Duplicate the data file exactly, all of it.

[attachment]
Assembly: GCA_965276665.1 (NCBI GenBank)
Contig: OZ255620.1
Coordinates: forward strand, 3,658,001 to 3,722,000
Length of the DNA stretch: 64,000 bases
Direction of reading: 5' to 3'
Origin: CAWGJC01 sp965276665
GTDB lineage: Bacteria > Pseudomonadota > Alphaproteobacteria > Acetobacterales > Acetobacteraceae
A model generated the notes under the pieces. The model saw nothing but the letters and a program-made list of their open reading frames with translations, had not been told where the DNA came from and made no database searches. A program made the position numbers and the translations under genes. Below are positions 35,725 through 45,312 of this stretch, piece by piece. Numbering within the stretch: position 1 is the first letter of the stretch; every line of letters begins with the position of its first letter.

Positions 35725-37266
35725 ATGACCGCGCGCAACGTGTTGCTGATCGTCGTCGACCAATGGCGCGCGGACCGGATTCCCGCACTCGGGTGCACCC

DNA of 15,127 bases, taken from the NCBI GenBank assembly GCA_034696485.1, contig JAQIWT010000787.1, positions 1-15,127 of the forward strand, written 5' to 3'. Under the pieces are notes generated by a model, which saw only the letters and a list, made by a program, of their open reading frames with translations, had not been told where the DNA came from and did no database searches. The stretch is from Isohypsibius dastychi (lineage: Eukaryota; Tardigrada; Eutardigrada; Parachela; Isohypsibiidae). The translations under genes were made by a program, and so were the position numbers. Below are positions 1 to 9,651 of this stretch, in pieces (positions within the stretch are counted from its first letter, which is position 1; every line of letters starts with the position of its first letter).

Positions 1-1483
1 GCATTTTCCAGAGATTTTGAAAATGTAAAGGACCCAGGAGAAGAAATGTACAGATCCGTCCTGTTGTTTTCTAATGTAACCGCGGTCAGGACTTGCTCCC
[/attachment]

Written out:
Assembly: GCA_965276665.1 (NCBI GenBank)
Contig: OZ255620.1
Coordinates: forward strand, 3,658,001 to 3,722,000
Length of the DNA stretch: 64,000 bases
Direction of reading: 5' to 3'
Origin: CAWGJC01 sp965276665
GTDB lineage: Bacteria > Pseudomonadota > Alphaproteobacteria > Acetobacterales > Acetobacteraceae
A model generated the notes under the pieces. The model saw nothing but the letters and a program-made list of their open reading frames with translations, had not been told where the DNA came from and made no database searches. A program made the position numbers and the translations under genes. Below are positions 35,725 through 45,312 of this stretch, piece by piece. Numbering within the stretch: position 1 is the first letter of the stretch; every line of letters begins with the position of its first letter.

Positions 35725-37266
35725 ATGACCGCGCGCAACGTGTTGCTGATCGTCGTCGACCAATGGCGCGCGGACCGGATTCCCGCACTCGGGTGCACCC

DNA of 15,127 bases, taken from the NCBI GenBank assembly GCA_034696485.1, contig JAQIWT010000787.1, positions 1-15,127 of the forward strand, written 5' to 3'. Under the pieces are notes generated by a model, which saw only the letters and a list, made by a program, of their open reading frames with translations, had not been told where the DNA came from and did no database searches. The stretch is from Isohypsibius dastychi (lineage: Eukaryota; Tardigrada; Eutardigrada; Parachela; Isohypsibiidae). The translations under genes were made by a program, and so were the position numbers. Below are positions 1 to 9,651 of this stretch, in pieces (positions within the stretch are counted from its first letter, which is position 1; every line of letters starts with the position of its first letter).

Positions 1-1483
1 GCATTTTCCAGAGATTTTGAAAATGTAAAGGACCCAGGAGAAGAAATGTACAGATCCGTCCTGTTGTTTTCTAATGTAACCGCGGTCAGGACTTGCTCCC